This number adds to the estimated 11 million children at primary school age who were already out of school in Nigeria, Cameroon, Chad and Niger before the onset of conflict, said the UNICEF report.
According to Manuel Fontaine, UNICEF's West and Central Africa Regional Director “It's a staggering number”:
“The conflict has been a huge blow for education in the region and violence has kept many children out of the classroom for more than a year, putting them at risk of dropping out of school altogether.”
Over 2,000 schools remain closed due to the conflict, some of them for more than a year, and hundreds have been attacked, looted or set on fire across Nigeria, Cameroon, Chad and Niger, said the UNICEF report.
In northern region of Cameroon, only one out of the 135 schools closed in 2014 has re-opened this year, the report added.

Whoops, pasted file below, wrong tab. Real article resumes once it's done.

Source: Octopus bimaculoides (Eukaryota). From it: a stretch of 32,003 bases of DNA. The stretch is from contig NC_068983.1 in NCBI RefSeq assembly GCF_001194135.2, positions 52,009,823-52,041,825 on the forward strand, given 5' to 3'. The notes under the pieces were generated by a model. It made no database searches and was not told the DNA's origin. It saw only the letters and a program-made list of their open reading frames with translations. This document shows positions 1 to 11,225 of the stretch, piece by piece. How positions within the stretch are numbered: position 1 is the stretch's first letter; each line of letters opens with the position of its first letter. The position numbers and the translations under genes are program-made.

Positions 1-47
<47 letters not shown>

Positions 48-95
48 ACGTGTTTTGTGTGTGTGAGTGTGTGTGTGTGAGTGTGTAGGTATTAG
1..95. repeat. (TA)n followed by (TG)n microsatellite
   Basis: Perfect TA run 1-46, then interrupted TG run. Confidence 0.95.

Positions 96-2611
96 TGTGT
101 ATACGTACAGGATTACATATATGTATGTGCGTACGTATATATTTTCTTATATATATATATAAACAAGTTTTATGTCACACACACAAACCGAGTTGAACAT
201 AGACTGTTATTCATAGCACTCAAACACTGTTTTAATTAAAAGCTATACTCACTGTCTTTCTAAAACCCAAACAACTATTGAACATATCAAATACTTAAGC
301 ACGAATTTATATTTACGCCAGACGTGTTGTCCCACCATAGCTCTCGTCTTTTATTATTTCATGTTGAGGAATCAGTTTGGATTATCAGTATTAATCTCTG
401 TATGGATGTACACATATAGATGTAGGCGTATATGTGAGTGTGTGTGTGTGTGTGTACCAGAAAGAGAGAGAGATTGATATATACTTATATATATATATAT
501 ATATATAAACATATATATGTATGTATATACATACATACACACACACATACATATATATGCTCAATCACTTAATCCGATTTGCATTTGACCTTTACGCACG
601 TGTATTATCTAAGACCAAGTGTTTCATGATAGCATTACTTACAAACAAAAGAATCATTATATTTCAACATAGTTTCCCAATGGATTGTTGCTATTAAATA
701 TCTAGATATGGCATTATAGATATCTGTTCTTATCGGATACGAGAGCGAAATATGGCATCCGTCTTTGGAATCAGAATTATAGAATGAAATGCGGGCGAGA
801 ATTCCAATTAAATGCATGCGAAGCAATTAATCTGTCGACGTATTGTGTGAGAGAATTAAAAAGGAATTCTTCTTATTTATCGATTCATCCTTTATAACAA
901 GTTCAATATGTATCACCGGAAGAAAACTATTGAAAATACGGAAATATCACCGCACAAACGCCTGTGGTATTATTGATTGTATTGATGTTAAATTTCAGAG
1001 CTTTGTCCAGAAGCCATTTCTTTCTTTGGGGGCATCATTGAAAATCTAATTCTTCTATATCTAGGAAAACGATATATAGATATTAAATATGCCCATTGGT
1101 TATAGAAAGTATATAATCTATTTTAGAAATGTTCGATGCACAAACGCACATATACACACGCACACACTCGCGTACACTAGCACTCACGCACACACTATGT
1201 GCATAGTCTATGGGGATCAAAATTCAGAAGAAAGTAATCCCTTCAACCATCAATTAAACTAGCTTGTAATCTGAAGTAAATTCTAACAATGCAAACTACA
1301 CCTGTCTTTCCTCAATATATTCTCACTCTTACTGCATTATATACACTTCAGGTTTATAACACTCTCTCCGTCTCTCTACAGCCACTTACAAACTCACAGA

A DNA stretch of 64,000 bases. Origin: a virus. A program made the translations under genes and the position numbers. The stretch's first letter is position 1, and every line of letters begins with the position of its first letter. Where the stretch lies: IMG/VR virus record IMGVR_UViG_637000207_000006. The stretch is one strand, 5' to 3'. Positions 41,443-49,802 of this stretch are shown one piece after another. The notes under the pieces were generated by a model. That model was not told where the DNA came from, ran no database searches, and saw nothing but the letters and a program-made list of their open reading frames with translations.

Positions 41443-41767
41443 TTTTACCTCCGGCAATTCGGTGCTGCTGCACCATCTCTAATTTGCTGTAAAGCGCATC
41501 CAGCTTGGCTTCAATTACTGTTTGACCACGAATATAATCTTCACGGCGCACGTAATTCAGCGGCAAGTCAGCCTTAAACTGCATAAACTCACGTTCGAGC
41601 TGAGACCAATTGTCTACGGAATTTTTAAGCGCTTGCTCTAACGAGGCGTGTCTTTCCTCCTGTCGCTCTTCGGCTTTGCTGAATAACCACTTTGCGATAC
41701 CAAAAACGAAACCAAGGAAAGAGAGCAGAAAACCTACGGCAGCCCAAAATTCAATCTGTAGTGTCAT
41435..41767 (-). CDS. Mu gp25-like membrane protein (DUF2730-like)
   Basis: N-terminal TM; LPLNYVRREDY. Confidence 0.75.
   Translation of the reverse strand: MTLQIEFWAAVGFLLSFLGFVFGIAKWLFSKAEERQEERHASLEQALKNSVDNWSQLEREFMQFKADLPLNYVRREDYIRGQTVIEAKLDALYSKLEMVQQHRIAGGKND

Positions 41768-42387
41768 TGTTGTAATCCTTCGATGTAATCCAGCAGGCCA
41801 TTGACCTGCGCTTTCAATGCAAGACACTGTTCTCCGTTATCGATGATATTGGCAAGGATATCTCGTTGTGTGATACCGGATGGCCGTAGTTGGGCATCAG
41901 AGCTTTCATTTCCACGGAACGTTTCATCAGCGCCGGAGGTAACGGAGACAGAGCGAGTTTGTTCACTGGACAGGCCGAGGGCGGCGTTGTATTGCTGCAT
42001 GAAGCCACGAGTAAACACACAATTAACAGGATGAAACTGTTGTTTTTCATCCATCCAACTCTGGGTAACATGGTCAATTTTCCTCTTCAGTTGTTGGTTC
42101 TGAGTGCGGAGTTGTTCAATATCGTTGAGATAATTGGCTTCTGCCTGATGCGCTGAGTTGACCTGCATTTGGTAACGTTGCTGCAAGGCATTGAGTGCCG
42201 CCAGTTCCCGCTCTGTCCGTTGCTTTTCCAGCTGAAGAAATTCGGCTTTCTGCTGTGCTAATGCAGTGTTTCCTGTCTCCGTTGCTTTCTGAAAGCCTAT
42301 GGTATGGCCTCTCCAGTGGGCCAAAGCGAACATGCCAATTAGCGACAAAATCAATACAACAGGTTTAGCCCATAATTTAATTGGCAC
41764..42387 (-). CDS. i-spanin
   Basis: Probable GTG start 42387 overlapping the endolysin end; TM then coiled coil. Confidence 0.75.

While 170,000 children were supported by UNICEF back into education in safe areas where majority of schools have been able to re-open, most of classrooms are overcrowded as schools also house large numbers of displaced persons seeking shelter.
Some displaced teachers, who have also fled the conflict have to “double shift” to help more children attend school, in these classrooms.
However, insecurity, fear of violence and attacks have been “preventing many teachers from resuming classes and discouraging parents from sending their children back to school”.
Also, only in Nigeria, some “600 teachers have been killed” since the onset of the Boko Haram insurgency.
“The challenge we face is to keep children safe without interrupting their schooling” said Fontaine, urging the longer these children stay out of school, “the greater the risks of being abused, abducted and recruited by armed groups.”